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Chukchee Mythology Waldemar Bogoras

Chukchee Mythology

Waldemar Bogoras

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228 pages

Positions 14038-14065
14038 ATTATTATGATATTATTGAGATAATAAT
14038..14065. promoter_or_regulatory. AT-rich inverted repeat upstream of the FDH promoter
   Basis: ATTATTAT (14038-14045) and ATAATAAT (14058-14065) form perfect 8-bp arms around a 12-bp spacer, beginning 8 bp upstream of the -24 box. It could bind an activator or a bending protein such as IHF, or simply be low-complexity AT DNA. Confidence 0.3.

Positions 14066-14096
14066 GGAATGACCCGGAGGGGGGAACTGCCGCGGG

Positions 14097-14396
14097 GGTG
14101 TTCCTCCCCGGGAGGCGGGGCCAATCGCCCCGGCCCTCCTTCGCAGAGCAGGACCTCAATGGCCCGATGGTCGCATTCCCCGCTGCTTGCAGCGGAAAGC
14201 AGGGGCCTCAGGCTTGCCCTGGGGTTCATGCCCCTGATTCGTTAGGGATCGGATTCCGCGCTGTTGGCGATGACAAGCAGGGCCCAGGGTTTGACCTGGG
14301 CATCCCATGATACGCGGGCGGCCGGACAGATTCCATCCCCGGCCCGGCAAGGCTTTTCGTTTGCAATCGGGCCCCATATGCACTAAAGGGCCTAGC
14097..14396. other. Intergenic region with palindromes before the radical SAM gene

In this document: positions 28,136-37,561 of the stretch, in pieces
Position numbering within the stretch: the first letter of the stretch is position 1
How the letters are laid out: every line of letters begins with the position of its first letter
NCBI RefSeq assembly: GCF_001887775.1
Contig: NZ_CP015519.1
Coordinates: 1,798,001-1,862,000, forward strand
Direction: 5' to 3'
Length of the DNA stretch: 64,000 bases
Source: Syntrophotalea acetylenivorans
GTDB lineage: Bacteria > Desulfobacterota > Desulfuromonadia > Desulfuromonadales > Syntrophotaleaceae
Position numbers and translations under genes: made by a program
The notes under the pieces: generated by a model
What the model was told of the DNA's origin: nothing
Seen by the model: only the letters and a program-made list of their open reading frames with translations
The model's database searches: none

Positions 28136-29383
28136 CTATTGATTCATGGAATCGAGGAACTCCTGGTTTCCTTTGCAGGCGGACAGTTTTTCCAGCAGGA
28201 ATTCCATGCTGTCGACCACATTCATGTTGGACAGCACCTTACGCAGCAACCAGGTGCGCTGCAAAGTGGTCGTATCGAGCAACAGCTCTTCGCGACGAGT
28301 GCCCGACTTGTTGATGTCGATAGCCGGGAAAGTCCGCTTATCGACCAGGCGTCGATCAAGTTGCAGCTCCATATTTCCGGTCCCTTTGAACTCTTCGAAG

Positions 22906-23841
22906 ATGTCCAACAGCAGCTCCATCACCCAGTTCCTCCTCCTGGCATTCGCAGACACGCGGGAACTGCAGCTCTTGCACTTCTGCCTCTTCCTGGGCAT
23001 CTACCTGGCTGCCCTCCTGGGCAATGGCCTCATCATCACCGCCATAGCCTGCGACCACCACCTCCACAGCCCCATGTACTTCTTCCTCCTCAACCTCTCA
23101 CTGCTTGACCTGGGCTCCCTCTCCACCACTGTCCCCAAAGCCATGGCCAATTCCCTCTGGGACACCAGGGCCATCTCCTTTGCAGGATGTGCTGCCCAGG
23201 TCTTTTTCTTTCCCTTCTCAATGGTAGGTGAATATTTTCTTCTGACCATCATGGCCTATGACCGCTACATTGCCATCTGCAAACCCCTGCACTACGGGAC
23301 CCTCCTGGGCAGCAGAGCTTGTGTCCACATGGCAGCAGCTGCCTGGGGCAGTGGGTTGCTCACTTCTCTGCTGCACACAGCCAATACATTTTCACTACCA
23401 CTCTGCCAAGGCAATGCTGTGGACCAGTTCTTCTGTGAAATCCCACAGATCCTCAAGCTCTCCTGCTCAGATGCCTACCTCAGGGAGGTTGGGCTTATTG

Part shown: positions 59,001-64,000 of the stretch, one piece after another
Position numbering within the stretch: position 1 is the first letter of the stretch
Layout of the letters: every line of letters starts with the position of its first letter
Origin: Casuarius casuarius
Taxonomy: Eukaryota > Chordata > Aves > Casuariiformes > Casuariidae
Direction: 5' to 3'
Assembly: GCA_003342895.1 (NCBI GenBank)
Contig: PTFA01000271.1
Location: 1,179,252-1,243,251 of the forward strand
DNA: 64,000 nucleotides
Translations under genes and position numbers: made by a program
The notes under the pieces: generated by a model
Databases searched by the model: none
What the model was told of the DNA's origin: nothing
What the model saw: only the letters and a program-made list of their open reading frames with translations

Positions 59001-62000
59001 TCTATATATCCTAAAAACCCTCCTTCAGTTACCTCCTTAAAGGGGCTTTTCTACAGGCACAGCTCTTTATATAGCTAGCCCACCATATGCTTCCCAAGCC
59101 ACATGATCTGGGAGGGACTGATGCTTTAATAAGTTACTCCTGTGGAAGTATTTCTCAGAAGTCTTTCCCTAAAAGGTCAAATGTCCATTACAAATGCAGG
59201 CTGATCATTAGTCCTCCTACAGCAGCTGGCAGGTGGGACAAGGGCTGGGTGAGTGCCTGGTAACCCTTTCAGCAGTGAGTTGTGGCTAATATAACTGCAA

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Product DescriptionVladimir Germanovich Bogoraz (1865-1936), best known under the literary pseudonym N. A. Tan, was a Russian revolutionary, writer and anthropologist, especially known for his studies of the Chukchi people in Siberia. He publishedMoreProduct DescriptionVladimir Germanovich Bogoraz (1865-1936), best known under the literary pseudonym N. A. Tan, was a Russian revolutionary, writer and anthropologist, especially known for his studies of the Chukchi people in Siberia. He published his first literary works in the early 1880s, but he became famous in 1896-1897 under the literary pseudonym Tan for poems and novels published in various periodicals. In 1899, he published the book Chukchi Tales and in 1900, The Verses. The materials, published by Tan-Bogoraz in periodicals of the Russian Academy of Sciences, such as Specimens of Materials for Studying Chukchi Language and Folklore and Studies of Chukchi Language and Folklore Collected in Kolyma District were a very valuable contribution to the development of linguistics and made the author popular around the world. He fled Russia for political reasons in 1901 and settled in New York City, where he became curator of the American Museum, and produced his great works The Chukchee (1904-09) and Chukchee Mythology (1910). During the 1920s and 30s he did important anthropological work creating and teaching written languages for indigenous Siberian peoples and founded the Institute of the Northern Peoples in Leningrad.About the AuthorAbout the Author:Waldemar Bogoras was born in Russia in 1865, and he died in 1936. During his life he was at one time exiled into Siberia for being a populist revolutionary. This is where his ethnological research started and this is where he would return to, on more than one occasion. In Siberia he studied the Chuck chi people mostly, he also studied the Koryak, and Yupik people. He collected items from people he called Russified Natives, who had been exiled. He used these to show how cultures were being borrowed and assimilated, because they were being introduced with each other for the first time when these people were exiled. After the Russian Revolution, he became the director of the Institute of the Peoples of the North, an agency concerned with education and developmental work among the northern tribes of Siberia. He also published books and novels.